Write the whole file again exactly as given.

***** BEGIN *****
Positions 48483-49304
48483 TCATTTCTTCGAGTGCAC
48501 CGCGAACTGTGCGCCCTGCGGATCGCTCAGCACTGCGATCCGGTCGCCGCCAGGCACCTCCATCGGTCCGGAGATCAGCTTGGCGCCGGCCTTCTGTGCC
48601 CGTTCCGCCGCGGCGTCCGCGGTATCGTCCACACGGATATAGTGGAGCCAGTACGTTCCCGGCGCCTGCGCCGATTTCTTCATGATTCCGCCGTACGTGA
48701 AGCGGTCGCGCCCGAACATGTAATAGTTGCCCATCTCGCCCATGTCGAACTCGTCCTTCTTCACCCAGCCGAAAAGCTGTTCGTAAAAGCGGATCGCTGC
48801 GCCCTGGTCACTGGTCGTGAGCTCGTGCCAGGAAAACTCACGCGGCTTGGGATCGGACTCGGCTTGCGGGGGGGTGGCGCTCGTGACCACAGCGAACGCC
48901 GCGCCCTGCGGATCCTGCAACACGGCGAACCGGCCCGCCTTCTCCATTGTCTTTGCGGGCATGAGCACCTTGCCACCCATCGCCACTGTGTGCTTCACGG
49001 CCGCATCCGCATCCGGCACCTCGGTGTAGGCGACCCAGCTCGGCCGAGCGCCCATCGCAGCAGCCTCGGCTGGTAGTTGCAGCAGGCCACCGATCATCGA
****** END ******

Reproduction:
Positions 48483-49304
48483 TCATTTCTTCGAGTGCAC
48501 CGCGAACTGTGCGCCCTGCGGATCGCTCAGCACTGCGATCCGGTCGCCGCCAGGCACCTCCATCGGTCCGGAGATCAGCTTGGCGCCGGCCTTCTGTGCC
48601 CGTTCCGCCGCGGCGTCCGCGGTATCGTCCACACGGATATAGTGGAGCCAGTACGTTCCCGGCGCCTGCGCCGATTTCTTCATGATTCCGCCGTACGTGA
48701 AGCGGTCGCGCCCGAACATGTAATAGTTGCCCATCTCGCCCATGTCGAACTCGTCCTTCTTCACCCAGCCGAAAAGCTGTTCGTAAAAGCGGATCGCTGC
48801 GCCCTGGTCACTGGTCGTGAGCTCGTGCCAGGAAAACTCACGCGGCTTGGGATCGGACTCGGCTTGCGGGGGGGTGGCGCTCGTGACCACAGCGAACGCC
48901 GCGCCCTGCGGATCCTGCAACACGGCGAACCGGCCCGCCTTCTCCATTGTCTTTGCGGGCATGAGCACCTTGCCACCCATCGCCACTGTGTGCTTCACGG
49001 CCGCATCCGCATCCGGCACCTCGGTGTAGGCGACCCAGCTCGGCCGAGCGCCCATCGCAGCAGCCTCGGCTGGTAGTTGCAGCAGGCCACCGATCATCGA